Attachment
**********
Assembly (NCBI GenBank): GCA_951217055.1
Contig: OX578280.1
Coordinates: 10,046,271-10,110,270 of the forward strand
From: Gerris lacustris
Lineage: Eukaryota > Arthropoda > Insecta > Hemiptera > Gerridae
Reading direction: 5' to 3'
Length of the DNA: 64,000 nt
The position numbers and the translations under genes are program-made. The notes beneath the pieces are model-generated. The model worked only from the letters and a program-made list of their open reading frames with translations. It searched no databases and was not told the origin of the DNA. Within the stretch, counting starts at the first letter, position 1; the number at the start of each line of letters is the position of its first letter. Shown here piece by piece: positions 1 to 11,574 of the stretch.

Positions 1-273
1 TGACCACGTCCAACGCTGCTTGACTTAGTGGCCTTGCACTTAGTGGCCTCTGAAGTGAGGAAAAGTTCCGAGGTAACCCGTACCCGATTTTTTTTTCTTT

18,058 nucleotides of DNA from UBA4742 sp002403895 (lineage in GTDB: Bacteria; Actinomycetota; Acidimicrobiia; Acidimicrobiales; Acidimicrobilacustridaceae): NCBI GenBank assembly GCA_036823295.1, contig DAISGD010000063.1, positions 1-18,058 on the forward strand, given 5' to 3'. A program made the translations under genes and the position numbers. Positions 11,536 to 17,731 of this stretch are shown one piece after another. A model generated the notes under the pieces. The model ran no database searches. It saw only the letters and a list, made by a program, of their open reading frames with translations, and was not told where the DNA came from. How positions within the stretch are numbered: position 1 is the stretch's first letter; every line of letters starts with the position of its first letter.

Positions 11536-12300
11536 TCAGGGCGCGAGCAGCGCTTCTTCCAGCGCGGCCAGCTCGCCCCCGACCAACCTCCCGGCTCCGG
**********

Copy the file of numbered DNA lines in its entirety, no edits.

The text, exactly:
Assembly (NCBI GenBank): GCA_951217055.1
Contig: OX578280.1
Coordinates: 10,046,271-10,110,270 of the forward strand
From: Gerris lacustris
Lineage: Eukaryota > Arthropoda > Insecta > Hemiptera > Gerridae
Reading direction: 5' to 3'
Length of the DNA: 64,000 nt
The position numbers and the translations under genes are program-made. The notes beneath the pieces are model-generated. The model worked only from the letters and a program-made list of their open reading frames with translations. It searched no databases and was not told the origin of the DNA. Within the stretch, counting starts at the first letter, position 1; the number at the start of each line of letters is the position of its first letter. Shown here piece by piece: positions 1 to 11,574 of the stretch.

Positions 1-273
1 TGACCACGTCCAACGCTGCTTGACTTAGTGGCCTTGCACTTAGTGGCCTCTGAAGTGAGGAAAAGTTCCGAGGTAACCCGTACCCGATTTTTTTTTCTTT

18,058 nucleotides of DNA from UBA4742 sp002403895 (lineage in GTDB: Bacteria; Actinomycetota; Acidimicrobiia; Acidimicrobiales; Acidimicrobilacustridaceae): NCBI GenBank assembly GCA_036823295.1, contig DAISGD010000063.1, positions 1-18,058 on the forward strand, given 5' to 3'. A program made the translations under genes and the position numbers. Positions 11,536 to 17,731 of this stretch are shown one piece after another. A model generated the notes under the pieces. The model ran no database searches. It saw only the letters and a list, made by a program, of their open reading frames with translations, and was not told where the DNA came from. How positions within the stretch are numbered: position 1 is the stretch's first letter; every line of letters starts with the position of its first letter.

Positions 11536-12300
11536 TCAGGGCGCGAGCAGCGCTTCTTCCAGCGCGGCCAGCTCGCCCCCGACCAACCTCCCGGCTCCGG